As for the screen versions, the Lynch movie, despite its problems with narrative and characterization, was visually amazing and has become my own vision of Herbert’s world when I think about the book. There was a mini-series in more recent times, and while it was closer in narrative scope to the original source, the acting and visual qualities were – IMHO – substandard. If truly the third time is the charm, I hope that the movie now in the works will pay this book the tribute it’s due…

    Liked by 3 people

    1. I now know that Dune will be one that I’ll be rereading throughout my life too and I think it’ll only get better with each read. I actually have yet to read TLOR but I’m starting the Hobbit this month, so… slowly but surely? 😛
      I like the positive remarks on both the movie and the mini-series, despite their flaws. As a die-hard fan of Villeneuve, my hopes/expectations for the movie are prettttty high and hopefully, we’ll get to see the best adaptation yet. 😀

      Liked by 1 person

  8. All I wanted to say had already been said by Maddalena and Bookstooge 🙂 I’m glad you liked it, it’s one of THE founding books of our genre, and I also hope for the new movie to be good, even if I have fond memories of watching the Lynch adaptation (and a fan re-cut that fixes some of the problems I had with it, visually it is very good, even after all the years – it’s imperfections fitting the universe, IMO).

    Liked by 2 people

    1. Thanks, Piotrek! And yes, it’s definitely a crucial piece of literature and one that every fan should indeed read. I look forward to trying the movie out in the near future, before Villeneuve’s adaptation but it’s nice to hear that much positivity for Lynch’s adaptation though!

      Liked by 1 person

  9. I was recently suggested this one by someone and I was waiting to finish my current tbrs before picking it up but LO AND BEHOLD! HERE COMES Lashaan TO TRIP ME UP WITH HIS FABULOUSLY WORDED REVIEW! 😂😂😂😂😂
    But seriously, I am Soo glad you loved Dune and it just makes me even more anxious to read it ASAP!!

    PS. Your reviews are so amazing that they deserve a bit of envy from my side! 😉😉😂😂😂🤣🤣 TEACH ME TOOOO!!!

    Liked by 1 person

    1. Hahhahaha thank you so much for the love, Rain! I’m glad to hear that I could contribute to the buzz around this book and make you even more inclined to giving it a try someday. It’s definitely a humongous classic that is worth every second of your time. But you’ll have to get used to the world first but once that’s done, it flows perfectly! 😀

      Liked by 1 person

  10. Hmm…very tempting. The more people tell me about this book, the more curious I get, and I’m always interested in SFF books that includes religion in some form. I’ll have to try this one.

    Liked by 1 person

  11. I had to read what you thought of this Lashaan! This is one of the classics that I totally read and actually enjoyed. I think you hit it on the head about why I loved it so much too… We see a kid grow into man who can save a people… through the surviving he’s done. I love themes of survival and how surviving shapes you. It’s how you react to dire situations and horrible circumstances. I never did continue with the series, will you, you think?!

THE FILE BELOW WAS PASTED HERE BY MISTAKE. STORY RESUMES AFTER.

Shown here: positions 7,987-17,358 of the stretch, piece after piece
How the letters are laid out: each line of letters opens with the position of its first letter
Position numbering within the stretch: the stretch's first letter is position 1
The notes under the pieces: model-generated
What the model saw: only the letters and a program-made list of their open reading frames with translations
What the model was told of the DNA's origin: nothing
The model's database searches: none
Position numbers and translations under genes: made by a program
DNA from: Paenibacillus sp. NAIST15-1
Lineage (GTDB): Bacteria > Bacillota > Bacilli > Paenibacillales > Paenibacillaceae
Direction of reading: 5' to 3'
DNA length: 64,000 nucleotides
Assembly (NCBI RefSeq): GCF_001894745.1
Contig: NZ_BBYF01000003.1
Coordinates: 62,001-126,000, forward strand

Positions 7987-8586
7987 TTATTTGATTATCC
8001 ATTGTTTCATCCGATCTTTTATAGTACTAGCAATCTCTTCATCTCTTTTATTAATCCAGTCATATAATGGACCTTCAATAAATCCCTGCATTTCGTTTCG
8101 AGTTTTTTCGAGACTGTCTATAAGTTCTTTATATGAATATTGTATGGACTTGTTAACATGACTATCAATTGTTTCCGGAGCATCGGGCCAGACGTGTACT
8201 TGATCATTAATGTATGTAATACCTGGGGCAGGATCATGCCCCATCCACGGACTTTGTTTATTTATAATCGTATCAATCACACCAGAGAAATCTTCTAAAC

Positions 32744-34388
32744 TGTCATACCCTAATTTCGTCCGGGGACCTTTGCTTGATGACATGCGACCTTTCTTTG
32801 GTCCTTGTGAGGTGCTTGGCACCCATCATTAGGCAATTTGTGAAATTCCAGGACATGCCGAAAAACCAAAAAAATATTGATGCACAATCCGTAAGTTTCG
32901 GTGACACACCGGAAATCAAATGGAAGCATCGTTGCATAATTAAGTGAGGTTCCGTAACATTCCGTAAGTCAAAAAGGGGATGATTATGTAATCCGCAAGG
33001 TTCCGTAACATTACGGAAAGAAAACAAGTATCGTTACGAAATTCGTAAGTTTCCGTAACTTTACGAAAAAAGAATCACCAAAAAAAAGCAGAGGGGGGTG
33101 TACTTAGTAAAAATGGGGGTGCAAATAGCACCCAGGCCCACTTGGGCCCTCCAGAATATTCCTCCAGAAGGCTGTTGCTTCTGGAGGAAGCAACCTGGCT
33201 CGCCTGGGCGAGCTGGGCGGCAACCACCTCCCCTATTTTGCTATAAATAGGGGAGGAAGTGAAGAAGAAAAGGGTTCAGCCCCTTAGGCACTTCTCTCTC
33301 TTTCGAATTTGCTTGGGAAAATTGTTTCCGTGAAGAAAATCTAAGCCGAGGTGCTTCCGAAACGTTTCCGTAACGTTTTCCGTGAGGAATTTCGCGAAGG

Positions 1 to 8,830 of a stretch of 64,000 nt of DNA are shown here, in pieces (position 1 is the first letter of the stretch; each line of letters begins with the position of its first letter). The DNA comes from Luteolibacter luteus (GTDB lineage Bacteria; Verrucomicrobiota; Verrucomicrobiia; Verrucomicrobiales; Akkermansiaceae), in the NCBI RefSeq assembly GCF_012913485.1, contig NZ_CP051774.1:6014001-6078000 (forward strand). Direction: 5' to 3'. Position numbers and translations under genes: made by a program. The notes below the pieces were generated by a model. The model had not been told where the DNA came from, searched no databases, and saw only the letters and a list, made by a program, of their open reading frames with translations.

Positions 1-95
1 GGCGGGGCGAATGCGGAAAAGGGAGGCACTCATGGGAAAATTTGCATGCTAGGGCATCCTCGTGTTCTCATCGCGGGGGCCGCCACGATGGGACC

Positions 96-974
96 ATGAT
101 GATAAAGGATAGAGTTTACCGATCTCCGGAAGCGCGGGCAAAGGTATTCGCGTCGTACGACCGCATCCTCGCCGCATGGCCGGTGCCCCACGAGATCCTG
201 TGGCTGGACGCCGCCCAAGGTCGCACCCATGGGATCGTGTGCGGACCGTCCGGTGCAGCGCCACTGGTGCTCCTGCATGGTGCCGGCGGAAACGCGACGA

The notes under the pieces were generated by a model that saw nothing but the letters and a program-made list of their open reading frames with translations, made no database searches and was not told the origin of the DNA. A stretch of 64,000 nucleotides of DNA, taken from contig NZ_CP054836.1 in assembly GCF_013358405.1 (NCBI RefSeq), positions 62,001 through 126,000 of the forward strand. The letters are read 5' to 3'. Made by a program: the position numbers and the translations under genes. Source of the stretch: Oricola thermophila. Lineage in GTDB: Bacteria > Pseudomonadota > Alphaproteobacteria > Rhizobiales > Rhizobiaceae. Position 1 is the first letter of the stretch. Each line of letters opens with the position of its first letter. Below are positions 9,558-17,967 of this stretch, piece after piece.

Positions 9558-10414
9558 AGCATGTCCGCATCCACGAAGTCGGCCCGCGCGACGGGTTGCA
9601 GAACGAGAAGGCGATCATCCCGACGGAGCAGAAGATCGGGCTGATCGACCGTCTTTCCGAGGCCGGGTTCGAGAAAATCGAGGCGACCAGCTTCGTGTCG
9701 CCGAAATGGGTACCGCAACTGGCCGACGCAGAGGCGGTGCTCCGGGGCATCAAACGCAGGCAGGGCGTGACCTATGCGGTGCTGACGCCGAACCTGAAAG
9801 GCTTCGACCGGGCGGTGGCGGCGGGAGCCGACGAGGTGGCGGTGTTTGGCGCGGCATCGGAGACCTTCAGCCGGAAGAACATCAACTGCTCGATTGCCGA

Liked by 1 person

    1. Waaaah, Dani! I don’t know why but it always makes me happy to hear that you’ve read something that I’ve read hahahah and for it to be Dune this time around is so cool! I really did like how the dunes served as his passage to adulthood here, it was such a powerful imagery. Hmm… For the time being I’m not inclined to ruin the first book’s image in my head since I haven’t heard anyone say anything really good about the sequels. I think it’s safe to stop after the first for now, maybe once I reread Dune in the future I’ll change my mind hahah

      Liked by 1 person

  12. Awesomely enticing review good sir, I hear again an again how this is a true classic of the SF genre and I absolutely plan to check it out one day – perhaps when the new movie(s) come out which I’m very much looking forward to (Denis Villeneuve is such an exciting filmmaker, Arrival and Blade Runner 2049 where amazing – he’s absolutely right up on the podium with Christopher Nolan). I have seen the David Lynch film once or twice over the years and need to revisit it for sure, I realise it’s seen as a flawed adaptation but I’m curious to see it again.

    Liked by 1 person

    1. Thanks, Chris. I had a feeling you’d have seen the movie adaptation a couple of times by now hahaha While you’ll potentially read the book before Villeneuve’s movie, I’ll probably visit the movie/TV series adaptations too. And I’m 100% with you. Nolan and Villeneuve are on the same pedestal of high-quality directors. My other favourite is Scorsese, so you can probably imagine how hyped I am for The Irishman hahah

      Liked by 1 person

  13. Yay! I am so happy you loved it! I find something new to contemplate every time I read it. It’s always my answer for the “what book would choose if you could only read one book for the rest of your life” question. I am continuing on with my fourth full series (first six) re-read next year. I hope you will decide to read the other five original books. I have started collecting the books his son wrote, based on his father’s notes and outlines, and I am going to give them a try, but I don’t hold much hope because most people don’t think they are very good. Ha ha. 📚

    Your review is wonderfully insightful. Thank you for sharing your thoughts! I enjoyed reading them. 👍✨

    Liked by 1 person

    1. Oh man, I love the passion you have for this one! I’ll definitely be rereading this throughout my life as I can tell that every time I’ll read it I’ll learn something new! 😱 Deep down I do want to read the rest but I fear that none of then will live up to Dune and could actually teint my newfound love for Dune hahaha I do hope your experience with Brian Herbert’s books won’t be as bad as… everyone else’s hahah Thank YOU for reading! It really makes me happy that you took the time to do so.

      Liked by 1 person